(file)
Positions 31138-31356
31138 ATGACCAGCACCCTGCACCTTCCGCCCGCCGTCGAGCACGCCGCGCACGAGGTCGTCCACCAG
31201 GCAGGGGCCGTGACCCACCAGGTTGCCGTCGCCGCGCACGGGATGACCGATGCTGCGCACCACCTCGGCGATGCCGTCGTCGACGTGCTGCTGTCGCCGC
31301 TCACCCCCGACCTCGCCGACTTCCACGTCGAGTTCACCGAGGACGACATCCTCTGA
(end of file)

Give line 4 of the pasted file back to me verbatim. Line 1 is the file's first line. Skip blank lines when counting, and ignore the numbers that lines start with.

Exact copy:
31301 TCACCCCCGACCTCGCCGACTTCCACGTCGAGTTCACCGAGGACGACATCCTCTGA